I engage foundational perspectives in environmental sociology to assess the extent to which the relationship between the environment and development changes through time. Ecological modernization theory posits that even though economic development harms the environment, the magnitude of the harmful link decreases over the course of development, leading to the environment decoupling from economic development. In contrast, treadmill of production theory argues that the strong relationship between environmental harms and economic development will remain constant or possibly increase through time, and this should hold for both developed and less-developed countries. Findings for panel analyses of national-level anthropogenic carbon emissions provide modest support for treadmill of production theory. The effect of development on carbon emissions remains large and stable through time for a sample of developed nations, but increases from low to moderate levels through time for a sample of less-developed nations. I briefly discuss how world economic factors and processes partially shape these unsustainable environment and development relationships. I then draw from other bodies of sociological theory, most notably world polity theory, to better identify situations in which a decoupling between carbon emissions and economic development is more likely to occur. Tentative panel analyses suggest that nations more integrated in the world polity are more likely to experience a reduction in the environmental impacts of economic development through time. The results highlight the potential for future theoretical integrations and research that more effectively pinpoints the mechanisms that lead to such environmentally beneficial outcomes. I conclude by introducing a new approach that bridges environment and development and human well-being and development traditions. This work, which initially focuses on economic development and the carbon intensity of human well-being, is an important step in advancing research that takes a more holistic approach to the study of sustainable development.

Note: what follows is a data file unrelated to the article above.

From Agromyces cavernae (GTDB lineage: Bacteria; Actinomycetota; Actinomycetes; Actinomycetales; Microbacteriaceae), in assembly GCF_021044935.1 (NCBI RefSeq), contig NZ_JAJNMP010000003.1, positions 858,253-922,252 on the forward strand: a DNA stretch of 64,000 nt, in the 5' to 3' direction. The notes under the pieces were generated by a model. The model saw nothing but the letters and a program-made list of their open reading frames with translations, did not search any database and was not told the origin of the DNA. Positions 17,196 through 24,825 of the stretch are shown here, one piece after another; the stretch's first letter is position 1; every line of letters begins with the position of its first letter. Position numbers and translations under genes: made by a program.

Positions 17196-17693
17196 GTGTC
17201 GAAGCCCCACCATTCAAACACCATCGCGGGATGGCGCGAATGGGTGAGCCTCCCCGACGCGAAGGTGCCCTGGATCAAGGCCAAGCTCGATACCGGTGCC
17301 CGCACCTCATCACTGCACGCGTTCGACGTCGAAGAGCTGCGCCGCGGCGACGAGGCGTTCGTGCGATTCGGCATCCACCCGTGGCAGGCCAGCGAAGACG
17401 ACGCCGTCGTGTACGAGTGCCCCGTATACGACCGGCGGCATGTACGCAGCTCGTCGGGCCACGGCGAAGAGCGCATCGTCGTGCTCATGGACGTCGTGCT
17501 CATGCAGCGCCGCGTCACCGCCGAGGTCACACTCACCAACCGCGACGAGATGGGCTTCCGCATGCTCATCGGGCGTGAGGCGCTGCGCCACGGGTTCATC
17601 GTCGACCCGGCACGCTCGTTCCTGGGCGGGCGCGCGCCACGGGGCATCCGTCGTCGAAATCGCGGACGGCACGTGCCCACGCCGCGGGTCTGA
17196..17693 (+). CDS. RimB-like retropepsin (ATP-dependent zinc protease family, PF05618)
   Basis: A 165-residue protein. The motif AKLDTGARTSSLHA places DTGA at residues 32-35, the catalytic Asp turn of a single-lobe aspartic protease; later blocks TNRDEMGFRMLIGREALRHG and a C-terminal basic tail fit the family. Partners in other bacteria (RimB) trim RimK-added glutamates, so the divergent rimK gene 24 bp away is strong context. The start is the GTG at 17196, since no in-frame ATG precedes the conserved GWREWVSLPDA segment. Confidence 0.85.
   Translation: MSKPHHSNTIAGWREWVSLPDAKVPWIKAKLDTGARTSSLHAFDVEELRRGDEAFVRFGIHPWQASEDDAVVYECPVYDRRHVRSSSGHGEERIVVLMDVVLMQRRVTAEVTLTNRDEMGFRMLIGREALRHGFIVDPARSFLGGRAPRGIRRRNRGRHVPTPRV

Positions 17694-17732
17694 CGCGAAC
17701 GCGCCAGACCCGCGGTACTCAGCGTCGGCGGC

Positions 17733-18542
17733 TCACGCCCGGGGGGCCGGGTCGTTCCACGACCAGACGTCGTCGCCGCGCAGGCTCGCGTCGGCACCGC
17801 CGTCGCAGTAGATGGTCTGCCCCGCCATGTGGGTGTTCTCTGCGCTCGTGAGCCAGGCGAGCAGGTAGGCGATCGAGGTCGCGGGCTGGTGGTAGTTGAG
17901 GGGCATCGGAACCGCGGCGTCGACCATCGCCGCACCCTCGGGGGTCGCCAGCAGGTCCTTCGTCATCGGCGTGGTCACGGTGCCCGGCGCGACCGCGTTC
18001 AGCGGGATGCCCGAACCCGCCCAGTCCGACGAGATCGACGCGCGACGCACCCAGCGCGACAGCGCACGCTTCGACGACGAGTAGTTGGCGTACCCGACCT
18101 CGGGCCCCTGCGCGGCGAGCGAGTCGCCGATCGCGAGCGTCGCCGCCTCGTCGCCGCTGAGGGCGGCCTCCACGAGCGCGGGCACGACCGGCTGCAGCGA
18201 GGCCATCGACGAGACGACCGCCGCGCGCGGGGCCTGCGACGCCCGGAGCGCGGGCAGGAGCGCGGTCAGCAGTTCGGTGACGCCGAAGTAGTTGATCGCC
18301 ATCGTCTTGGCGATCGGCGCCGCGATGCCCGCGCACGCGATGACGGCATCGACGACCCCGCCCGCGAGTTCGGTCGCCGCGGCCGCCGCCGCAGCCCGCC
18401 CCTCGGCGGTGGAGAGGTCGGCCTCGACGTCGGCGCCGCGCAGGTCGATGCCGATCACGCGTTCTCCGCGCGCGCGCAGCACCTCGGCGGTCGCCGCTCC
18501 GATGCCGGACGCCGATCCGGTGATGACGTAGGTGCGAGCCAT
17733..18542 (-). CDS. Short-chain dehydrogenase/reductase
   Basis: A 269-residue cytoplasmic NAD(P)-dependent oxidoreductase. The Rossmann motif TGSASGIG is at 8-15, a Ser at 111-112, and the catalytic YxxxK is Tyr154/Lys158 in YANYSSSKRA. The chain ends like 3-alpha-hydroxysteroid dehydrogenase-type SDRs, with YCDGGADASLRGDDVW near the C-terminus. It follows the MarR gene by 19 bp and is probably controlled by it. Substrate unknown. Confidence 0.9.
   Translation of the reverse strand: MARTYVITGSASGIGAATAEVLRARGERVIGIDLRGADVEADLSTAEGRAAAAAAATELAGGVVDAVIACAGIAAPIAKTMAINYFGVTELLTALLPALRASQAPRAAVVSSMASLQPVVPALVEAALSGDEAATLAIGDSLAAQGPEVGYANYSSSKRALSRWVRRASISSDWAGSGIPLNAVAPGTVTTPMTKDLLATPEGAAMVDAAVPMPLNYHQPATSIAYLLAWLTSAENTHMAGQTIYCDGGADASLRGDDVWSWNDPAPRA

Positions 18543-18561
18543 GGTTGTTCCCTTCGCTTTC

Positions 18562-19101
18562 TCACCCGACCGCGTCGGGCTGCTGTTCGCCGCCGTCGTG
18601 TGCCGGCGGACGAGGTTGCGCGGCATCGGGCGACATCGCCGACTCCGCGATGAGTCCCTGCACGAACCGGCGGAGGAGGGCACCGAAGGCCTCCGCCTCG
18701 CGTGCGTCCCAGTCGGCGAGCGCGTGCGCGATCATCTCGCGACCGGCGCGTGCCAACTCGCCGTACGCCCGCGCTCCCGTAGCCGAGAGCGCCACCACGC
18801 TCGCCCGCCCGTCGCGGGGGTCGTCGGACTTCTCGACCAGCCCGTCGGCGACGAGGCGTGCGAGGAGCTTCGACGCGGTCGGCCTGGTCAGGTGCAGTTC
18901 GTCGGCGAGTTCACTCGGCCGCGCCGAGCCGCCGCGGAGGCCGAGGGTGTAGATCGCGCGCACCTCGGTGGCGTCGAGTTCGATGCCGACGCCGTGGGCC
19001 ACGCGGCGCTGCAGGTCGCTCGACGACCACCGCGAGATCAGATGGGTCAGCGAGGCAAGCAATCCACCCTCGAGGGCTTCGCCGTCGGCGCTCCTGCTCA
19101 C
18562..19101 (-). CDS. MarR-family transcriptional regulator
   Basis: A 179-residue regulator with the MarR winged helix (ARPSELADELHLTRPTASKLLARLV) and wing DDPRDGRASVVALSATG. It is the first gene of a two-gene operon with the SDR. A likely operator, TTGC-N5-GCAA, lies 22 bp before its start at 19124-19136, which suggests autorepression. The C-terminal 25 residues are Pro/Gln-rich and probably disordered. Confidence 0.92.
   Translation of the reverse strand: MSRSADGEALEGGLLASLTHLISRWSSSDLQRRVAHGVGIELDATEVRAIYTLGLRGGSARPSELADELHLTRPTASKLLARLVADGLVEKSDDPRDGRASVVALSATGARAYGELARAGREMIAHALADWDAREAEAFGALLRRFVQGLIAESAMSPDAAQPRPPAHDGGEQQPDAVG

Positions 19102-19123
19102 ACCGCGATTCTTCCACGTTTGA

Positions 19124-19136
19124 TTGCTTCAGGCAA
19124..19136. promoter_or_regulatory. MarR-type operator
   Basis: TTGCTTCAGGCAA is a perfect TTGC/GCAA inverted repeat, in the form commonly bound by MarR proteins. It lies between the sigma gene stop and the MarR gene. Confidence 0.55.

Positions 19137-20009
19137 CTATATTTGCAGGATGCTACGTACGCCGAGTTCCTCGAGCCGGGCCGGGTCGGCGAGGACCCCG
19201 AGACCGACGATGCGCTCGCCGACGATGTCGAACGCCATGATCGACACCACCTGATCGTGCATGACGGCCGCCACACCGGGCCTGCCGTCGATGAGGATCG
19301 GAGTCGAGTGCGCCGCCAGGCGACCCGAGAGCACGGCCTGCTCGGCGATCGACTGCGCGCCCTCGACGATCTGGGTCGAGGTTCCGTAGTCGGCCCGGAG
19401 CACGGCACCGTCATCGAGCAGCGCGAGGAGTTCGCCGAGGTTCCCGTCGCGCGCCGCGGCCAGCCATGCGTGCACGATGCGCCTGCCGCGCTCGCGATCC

Andrew Jorgenson is Professor of Sociology and Environmental and Sustainability Studies at the University of Utah. The primary area of his research is coupled human and natural systems, with a focus on the political economy and human ecology of global environmental change. Andrew’s work appears in such scholarly journals as American Journal of Sociology, Social Problems, Social Forces, Social Science Research, Global Environmental Politics, Ecological Economics, Energy Policy, Nature Climate Change, Organization & Environment, and Population & Environment.